Rainulf Drengot (also Ranulph, Ranulf, or Rannulf; died June 1045) was a Norman adventurer and mercenary in southern Italy. In 1030 he became the first count of Aversa. He was a member of the Drengot family.
Early life and arrival in Italy
When Rainulf was exiled by Richard II of Normandy for a violent criminal act, Rainulf, Osmond, and their brothers Gilbert Buatère, Asclettin (later count of Acerenza), and Raulf went on a pilgrimage to the shrine of the soldier-archangel, Michael, at Monte Sant'Angelo sul Gargano in the Byzantine Catepanate of Italy. They brought with them a band of 250 warriors, formed of other exiles, landless cadets and similar adventurers.
In 1017 they arrived in the Mezzogiorno, which was in a state of virtual anarchy. Establishing a stronghold at Monte Gargano in Apulia, they joined forces with the Lombard Melus of Bari, who had rebelled against his Byzantine overlords but who was currently on the run. Their first major engagement with the army of the Byzantine catepan Basil Boioannes, fought at the Battle of Cannae, an ancient Apulian villa, was a disaster for the Normans and ended in defeat. They were decimated and their leader, Rainulf's brother Gilbert, was killed. Rainulf, who now came to the fore as the undisputed leader, withdrew with the remnants of the band from Apulia to Campania, where, according to Amatus of Montecassino, though surrounded by enemies they were able to take advantage of dissension among the undisciplined Lombard lords.
They took to protecting, at a price, bands of pilgrims headed for the shrine of St Michael from the depredations of other marauders. Rainulf also served the Lombard Pandulf IV of Capua. "Under his protection," Amatus reports, "they hastened to plunder the neighboring places and to harass his enemies. But since human thoughts are inclined to greed and money always triumphs in the end, from time to time they abandoned him... They sold their services as they could, according to circumstances, offering most to him who gave most." Soon the balance of power in Lombard Campania lay in Norman hands: "For the Normans never desired any of the Lombards to win a decisive victory, in case this should be to their disadvantage. But now supporting the one and then aiding the other, they prevented anyone being completely ruined."
Norman reinforcements and local miscreants, who found a welcome in Rainulf's encampment with no questions asked, swelled the numbers at Rainulf's command. Their Norman language and Norman customs welded a disparate group into the semblance of a nation, as Amatus observed.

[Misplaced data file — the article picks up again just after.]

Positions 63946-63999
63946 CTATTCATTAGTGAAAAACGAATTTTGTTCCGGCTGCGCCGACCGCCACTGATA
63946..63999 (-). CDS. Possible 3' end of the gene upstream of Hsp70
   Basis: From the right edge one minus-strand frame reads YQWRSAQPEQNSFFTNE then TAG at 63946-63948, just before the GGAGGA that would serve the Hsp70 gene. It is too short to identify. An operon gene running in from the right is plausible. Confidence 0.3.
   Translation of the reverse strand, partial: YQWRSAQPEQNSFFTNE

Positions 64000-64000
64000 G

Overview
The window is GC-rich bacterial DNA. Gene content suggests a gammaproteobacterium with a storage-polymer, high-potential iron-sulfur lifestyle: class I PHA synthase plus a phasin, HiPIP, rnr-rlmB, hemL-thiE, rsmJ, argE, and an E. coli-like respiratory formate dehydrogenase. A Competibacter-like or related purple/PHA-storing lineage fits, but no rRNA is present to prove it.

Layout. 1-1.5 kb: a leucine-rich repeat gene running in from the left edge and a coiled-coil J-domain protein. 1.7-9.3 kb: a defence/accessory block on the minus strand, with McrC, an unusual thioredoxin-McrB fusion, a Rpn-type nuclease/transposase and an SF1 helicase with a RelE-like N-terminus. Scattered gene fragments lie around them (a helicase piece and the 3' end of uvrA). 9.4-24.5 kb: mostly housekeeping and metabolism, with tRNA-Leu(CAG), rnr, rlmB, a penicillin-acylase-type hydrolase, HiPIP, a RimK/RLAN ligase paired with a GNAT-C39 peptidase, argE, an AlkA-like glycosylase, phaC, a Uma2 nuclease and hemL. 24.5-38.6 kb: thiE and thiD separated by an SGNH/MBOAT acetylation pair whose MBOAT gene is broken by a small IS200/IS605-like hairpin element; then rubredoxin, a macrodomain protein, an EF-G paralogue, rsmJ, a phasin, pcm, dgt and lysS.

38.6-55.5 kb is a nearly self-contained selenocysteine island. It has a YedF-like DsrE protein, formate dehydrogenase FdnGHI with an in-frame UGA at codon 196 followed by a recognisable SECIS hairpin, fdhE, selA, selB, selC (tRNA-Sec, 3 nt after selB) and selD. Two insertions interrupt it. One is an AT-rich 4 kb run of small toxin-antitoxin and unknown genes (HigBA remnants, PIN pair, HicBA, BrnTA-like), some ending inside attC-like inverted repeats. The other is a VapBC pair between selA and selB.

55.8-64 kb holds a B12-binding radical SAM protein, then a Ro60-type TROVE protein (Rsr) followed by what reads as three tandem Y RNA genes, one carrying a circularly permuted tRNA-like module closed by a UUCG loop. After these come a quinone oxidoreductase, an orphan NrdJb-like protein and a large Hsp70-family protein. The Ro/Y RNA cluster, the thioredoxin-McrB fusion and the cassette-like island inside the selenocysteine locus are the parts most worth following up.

Mercenary to Count
Rainulf eventually switched his allegiance to Sergius IV of Naples, with whom he achieved some success. In 1030, Duke Sergius gave him the former Byzantine stronghold of Aversa north of Naples, with the title of count and his sister in marriage. In 1034, this first wife died, and Rainulf married the daughter of the duke of Amalfi, who was also the niece of Sergius' inveterate enemy, Pandulf IV of Capua; He expanded his territory at the expense of the abbey of Montecassino. His title to Aversa was recognised in 1037 by Emperor Conrad II. After vanquishing the Byzantines in battle in 1038, he declared himself prince, formalizing his independence from Naples and from his former Lombard allies. He conquered his neighbour Pandulf's principality, and Conrad approved the union of the two domains, which formed the largest polity in southern Italy. In 1039, he was at the side of Guaimar IV of Salerno and the emperor Conrad.
Ranulf was one of the leader of the anti-Byzantine coalition which rebelled in southern Italy in 1040. He took part in the decisive victory at the battle of Olivento in March 1041. In 1042, after the victory of his Norman ally William Iron Arm, he received, from the erstwhile Byzantine territories, suzerainty over Siponto and Monte Gargano. He died in June 1045 and was succeeded by his nephew, Asclettin, son of Asclettin of Acerenza.
- Marjorie Chibnall, The Normans, (Blackwell Publishing, 2006), 76.
- Amatus of Montecassino, History of the Normans book I
- John Beeler, Warfare in Feudal Europe, (Cornell University Press, 1971), 67.
- John Beeler, Warfare in Feudal Europe, 68.
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